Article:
HARRIS COUNTY, Texas (Nexstar) — The Texas Secretary of State’s office is pushing back on claims from two Texas groups about “voter intimidation” as early voting begins Monday. It says overseeing election procedures is a standard practice that’s been happening for decades.
But The Houston Chapter of the Council on American-Islamic relations, or CAIR-Houston, and the Texas Civil Rights Project said they feel Harris County is being singled out.
The Texas Secretary of State’s Office, or SOS, sent a letter to the Harris County Elections Administration on Oct. 18, stating it would be “sending a contingent of inspectors to the county to observe Central Count during the November 2022 election to ensure that Harris County establishes appropriate procedures and follows them.”
The letter went on to say the inspectors would be checking, at random, on election records and the counting of ballots.
Why Harris County, and why now?
This letter comes after the Texas SOS’s 2020 Election Audit. The SOS announced it would perform an audit in September 2021 of four counties, which made up about 35% of all votes cast in Texas during the 2020 election, the Texas Tribune reported.
“What we found is that in about 14 locations, the mobile ballot boxes — which are essentially flash drives that hold records of the ballots — did not have proper chain of custody logs when they were transferred from the polling place to the central count location where the ballots are counted,” Sam Taylor with the Texas SOS office said.
This chain of custody process is important because it helps secure ballots. There’s no evidence that it has affected any election results to date, Taylor said.
Dallas, Tarrant and Collin County were also included in the audit, according to Taylor. Taylor said Dallas County had some issues as well during the 2020 election, but has since resolved them.
Harris County had not provided requested documentation to Texas SOS’s office until recently, according to its letter to the county.
“We’re looking into this, we’re asking for more information from Harris County — that was the purpose of the letter,” Taylor said. “But in the meantime, we want to make sure that any of those mistakes that occurred in the past are not repeated in the 2022 general election, because even if it’s a small issue, it could have the potential to undermine voters’ confidence in the integrity and the security of the election process.”
Taylor said the chain of custody issues were at the central count location in Harris County, which is where they’ll have inspectors keeping an eye on things. Voters likely won’t see inspectors at various voting locations, according to Taylor.
Accusations of ‘voter intimidation’
CAIR-Houston and the Texas Civil Rights Project are accusing the Texas SOS office of trying to intimidate voters.
“This decision from the Secretary of State is an egregious attempt to subvert and undermine the election process in Texas before it has even take place,” the Texas Civil Rights project said in a statement. “The Secretary casts a series of aspersions on Harris County elections based on mere ‘preliminary findings…’ Further, the secretary justifies his order based on a partisan probe whose only purpose is to cast doubt on our election system. Harris County has been the primary target in Texas for Stop the Steal activists, and their allies in power who seek to silence Texas voters.”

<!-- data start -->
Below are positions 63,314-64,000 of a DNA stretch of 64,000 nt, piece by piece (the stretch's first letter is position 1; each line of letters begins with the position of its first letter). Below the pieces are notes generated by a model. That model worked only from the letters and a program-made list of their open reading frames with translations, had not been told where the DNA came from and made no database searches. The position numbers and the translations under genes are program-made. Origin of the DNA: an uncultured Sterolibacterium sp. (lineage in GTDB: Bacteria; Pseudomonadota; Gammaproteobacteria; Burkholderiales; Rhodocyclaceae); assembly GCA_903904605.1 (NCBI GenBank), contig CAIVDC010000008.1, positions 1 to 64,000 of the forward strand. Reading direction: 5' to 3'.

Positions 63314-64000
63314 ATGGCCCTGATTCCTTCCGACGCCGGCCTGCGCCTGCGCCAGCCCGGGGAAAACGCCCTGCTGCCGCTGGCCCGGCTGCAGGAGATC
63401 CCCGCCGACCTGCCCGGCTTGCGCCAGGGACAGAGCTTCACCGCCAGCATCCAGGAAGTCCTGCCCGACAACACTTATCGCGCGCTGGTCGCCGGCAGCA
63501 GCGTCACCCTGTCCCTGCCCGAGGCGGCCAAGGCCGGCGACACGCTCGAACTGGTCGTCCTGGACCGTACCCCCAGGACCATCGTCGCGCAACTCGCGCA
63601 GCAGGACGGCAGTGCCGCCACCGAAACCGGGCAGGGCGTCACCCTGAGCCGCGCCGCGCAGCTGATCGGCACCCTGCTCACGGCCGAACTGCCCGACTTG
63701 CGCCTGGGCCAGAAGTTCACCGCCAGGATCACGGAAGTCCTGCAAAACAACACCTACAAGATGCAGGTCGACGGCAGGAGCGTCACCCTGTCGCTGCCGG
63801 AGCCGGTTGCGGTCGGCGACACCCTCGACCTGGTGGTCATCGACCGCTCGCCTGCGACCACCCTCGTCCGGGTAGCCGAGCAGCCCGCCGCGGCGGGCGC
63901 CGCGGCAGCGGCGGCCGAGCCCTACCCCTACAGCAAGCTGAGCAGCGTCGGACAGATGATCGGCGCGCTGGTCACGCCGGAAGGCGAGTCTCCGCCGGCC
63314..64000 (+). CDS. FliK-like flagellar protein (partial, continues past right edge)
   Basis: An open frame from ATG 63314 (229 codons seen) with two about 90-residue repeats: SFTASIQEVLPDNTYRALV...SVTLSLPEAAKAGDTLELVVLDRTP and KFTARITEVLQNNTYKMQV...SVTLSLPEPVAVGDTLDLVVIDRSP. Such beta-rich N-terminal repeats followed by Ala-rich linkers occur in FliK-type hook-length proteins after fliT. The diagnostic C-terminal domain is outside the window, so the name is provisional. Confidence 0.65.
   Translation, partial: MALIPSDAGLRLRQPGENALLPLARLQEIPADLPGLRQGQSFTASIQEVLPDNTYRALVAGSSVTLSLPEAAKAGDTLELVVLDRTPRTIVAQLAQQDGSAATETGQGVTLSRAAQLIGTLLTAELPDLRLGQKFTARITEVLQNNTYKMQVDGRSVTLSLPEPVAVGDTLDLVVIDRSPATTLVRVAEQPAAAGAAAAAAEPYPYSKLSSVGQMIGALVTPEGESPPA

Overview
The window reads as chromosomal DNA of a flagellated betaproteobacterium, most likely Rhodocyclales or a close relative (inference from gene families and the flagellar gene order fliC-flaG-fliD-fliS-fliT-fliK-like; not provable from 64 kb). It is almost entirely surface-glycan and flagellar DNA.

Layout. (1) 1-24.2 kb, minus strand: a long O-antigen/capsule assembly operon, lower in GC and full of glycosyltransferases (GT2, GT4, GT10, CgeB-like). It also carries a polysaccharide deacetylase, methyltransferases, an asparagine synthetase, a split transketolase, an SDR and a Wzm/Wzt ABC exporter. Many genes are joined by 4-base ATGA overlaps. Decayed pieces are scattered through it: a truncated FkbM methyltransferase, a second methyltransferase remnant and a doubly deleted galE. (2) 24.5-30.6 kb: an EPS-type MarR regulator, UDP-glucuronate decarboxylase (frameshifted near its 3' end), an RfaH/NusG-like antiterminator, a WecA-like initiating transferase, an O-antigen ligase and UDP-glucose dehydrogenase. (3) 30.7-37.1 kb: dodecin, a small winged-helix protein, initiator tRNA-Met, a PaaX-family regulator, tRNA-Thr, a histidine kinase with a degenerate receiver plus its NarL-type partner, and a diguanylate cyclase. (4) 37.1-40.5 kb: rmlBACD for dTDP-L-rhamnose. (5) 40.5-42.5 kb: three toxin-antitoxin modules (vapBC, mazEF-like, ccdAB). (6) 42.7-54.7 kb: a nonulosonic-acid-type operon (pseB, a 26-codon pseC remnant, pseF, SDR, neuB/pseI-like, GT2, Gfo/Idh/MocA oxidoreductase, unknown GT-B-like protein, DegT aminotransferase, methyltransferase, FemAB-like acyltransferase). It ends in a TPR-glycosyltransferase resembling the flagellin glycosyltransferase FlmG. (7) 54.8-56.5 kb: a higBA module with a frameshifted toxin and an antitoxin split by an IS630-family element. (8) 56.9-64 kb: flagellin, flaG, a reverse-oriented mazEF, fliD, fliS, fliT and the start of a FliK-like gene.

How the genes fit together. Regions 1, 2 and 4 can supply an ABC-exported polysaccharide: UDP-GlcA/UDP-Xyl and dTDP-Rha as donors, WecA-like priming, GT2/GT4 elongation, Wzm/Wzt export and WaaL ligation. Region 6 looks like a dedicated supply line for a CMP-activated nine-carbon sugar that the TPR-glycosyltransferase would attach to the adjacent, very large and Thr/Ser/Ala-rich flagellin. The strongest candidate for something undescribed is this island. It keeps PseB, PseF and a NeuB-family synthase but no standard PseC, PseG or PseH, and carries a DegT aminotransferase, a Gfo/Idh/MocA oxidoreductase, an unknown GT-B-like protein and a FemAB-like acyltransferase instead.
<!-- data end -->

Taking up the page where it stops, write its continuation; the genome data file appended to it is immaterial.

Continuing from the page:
Because of their concerns, the Texas Civil Rights project is asking the U.S. Department of Justice to send federal monitors to Harris County to oversee the state’s election investigators.
Election inspectors to be deployed across Texas during November 2022 election
The Texas SOS office said election inspectors will be across Texas this election, not just Harris County.
“We’ve sent election inspectors to Harris County for every single election in the past several years, including in 2020, where we had about a dozen inspectors on the ground in Harris County,” Taylor said. “Voters are not going to notice any difference … They don’t interact with voters, they don’t interact with the election process at all. They don’t interfere with voting whatsoever … They’re either employees of our office or other state agencies.”
Texas’s SOS office provided us a list of counties where they’ve sent inspectors dating back to the November 2019 election. In the 2020 Election, there were 250 inspectors statewide — about a dozen of those on the ground in Harris County.
According to Taylor, investigators are sent upon a county’s request. He told reporter Jala Washington inspectors this year will be sent to large counties like Dallas, Tarrant and Travis. Taylor said smaller counties like Gillespie will also have inspectors.
Harris County’s response to the Texas Secretary of State’s Office
The Harris County Elections Administration office sent a response to Texas’ SOS office.
In a five-page letter obtained by KXAN, Harris County Elections Administrator Clifford Tatum responded to the notice.
The letter reads: “the matters identified in your correspondence have been corrected and will not occur during this November 2022 General Election. Accordingly, I am responding to assure you that Harris County is in fact prepared for this November 2022 General Election and that the issues you identified will not occur in the 2022 General Election.”
On the first day of early voting, Harris County said it’s focusing its efforts on making sure everything runs smoothly, so it wasn’t available for an interview with us.
The Attorney General’s Office also announced it now has an integrity task force team. According to the Secretary of State’s Office, members of that team will be on the ground in Harris County as well.